- Miles Fielder
- 4 October 2007
It was only a matter of time before an enterprising New Zealand filmmaker made a horror movie about sheep. It’s surprising it’s taken this long for one to reach the big screen, and more surprising still, given the inherent low horror factor of lamb (outside of a late-night kebab), that Black Sheep proves to be a visceral chiller as well as a smart black comedy.
First time writer-director Jonathan King locates the action on a sheep farm in the lush green Wairarapa region of NZ’s north island, and there sets up a tempestuous Cain and Abel relationship between the late owner’s sons Nathan and Angus. As the film opens, the younger, unfortunately sheep-phobic Nathan returns home from Wellington to sell his share of the farm to his older, sheep-shagging brother Angus, whose ruthless business streak has lead to him secretly genetically modifying his livestock. When a pair of new age animal activists break into the farm and steal some genetic waste it’s not long before everyone’s being terrorised by herds of flesh-eating ovines and monstrous mutant sheep-human hybrids.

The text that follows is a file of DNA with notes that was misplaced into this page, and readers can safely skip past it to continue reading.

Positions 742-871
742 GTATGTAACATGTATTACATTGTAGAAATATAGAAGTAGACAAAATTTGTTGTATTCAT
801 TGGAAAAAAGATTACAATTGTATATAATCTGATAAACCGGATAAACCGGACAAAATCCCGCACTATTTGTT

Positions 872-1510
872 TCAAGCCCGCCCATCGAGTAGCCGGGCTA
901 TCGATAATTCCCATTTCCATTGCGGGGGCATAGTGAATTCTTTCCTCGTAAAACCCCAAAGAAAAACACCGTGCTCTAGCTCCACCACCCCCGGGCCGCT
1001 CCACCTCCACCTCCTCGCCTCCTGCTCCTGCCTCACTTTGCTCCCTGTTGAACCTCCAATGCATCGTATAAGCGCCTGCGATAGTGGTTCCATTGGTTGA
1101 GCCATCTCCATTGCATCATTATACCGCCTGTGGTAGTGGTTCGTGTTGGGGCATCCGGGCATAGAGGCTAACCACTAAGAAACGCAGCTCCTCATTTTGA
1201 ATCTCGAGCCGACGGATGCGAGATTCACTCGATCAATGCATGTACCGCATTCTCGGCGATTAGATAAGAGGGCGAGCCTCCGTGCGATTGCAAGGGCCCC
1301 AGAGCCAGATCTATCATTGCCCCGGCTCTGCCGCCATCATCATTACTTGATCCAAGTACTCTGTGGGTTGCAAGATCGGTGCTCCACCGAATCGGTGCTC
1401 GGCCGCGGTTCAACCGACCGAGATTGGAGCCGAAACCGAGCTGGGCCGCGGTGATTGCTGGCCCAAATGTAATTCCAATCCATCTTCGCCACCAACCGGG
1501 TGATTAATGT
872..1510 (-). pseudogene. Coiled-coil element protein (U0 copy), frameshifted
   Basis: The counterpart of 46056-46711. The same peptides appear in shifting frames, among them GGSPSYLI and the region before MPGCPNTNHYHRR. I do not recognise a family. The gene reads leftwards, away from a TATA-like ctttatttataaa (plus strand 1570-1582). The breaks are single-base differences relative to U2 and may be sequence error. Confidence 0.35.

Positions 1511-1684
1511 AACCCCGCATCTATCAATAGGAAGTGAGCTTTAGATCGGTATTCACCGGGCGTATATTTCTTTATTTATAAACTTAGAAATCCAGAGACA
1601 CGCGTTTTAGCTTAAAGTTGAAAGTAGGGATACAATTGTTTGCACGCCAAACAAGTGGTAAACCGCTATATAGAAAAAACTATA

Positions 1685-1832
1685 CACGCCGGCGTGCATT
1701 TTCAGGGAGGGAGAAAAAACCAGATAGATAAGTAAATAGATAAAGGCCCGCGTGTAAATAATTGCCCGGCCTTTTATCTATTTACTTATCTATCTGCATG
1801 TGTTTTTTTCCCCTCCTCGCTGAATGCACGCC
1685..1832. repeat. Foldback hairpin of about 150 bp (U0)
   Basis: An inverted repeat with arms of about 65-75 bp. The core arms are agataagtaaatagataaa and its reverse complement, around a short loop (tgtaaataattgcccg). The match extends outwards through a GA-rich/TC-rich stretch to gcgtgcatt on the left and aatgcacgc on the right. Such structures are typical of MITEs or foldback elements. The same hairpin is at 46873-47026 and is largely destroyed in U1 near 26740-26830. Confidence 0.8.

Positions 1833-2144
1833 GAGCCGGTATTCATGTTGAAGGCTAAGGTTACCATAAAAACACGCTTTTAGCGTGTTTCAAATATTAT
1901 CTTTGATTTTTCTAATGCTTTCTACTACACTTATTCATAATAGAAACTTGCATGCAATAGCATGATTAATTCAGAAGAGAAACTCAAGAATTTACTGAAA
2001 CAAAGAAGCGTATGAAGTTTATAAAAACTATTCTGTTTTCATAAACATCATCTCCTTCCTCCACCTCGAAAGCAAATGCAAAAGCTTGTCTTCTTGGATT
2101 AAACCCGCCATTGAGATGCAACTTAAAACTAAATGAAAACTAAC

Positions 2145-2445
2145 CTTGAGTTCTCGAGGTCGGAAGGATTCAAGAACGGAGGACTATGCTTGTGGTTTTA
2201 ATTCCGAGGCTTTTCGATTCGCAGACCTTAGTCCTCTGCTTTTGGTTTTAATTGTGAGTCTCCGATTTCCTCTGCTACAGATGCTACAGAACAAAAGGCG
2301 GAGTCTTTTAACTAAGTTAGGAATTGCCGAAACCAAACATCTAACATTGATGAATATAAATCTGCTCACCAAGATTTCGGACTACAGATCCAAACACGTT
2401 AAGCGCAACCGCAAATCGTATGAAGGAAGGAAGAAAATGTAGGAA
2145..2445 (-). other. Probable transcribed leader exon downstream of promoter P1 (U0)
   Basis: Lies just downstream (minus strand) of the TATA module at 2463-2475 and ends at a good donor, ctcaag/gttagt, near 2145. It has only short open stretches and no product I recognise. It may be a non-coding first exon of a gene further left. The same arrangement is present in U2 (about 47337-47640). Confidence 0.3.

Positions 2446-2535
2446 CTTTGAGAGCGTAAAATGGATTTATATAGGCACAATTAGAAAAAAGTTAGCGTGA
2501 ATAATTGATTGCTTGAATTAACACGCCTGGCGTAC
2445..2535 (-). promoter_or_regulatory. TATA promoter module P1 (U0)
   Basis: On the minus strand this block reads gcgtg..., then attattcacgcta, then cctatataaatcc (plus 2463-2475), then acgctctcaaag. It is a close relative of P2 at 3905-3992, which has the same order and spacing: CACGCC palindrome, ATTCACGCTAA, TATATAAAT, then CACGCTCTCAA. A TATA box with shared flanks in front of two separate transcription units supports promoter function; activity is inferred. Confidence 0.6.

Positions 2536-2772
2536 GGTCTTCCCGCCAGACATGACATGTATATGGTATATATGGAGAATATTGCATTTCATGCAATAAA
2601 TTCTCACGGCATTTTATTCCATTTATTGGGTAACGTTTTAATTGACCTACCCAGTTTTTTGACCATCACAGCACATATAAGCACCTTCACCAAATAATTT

King piles on the blood and guts, and delivers some genuinely creepy evil sheep courtesy of world class New Zealand special effects house WETA (of The Lord of the Rings fame). But he underscores the gore with a fine line in subversive humour, taking shots at everything from modern farming practices to animal activism. And there’s a great series of jokes about NZ’s meaty export, including a priceless gag involving mint sauce.
General release, Fri 12 Oct.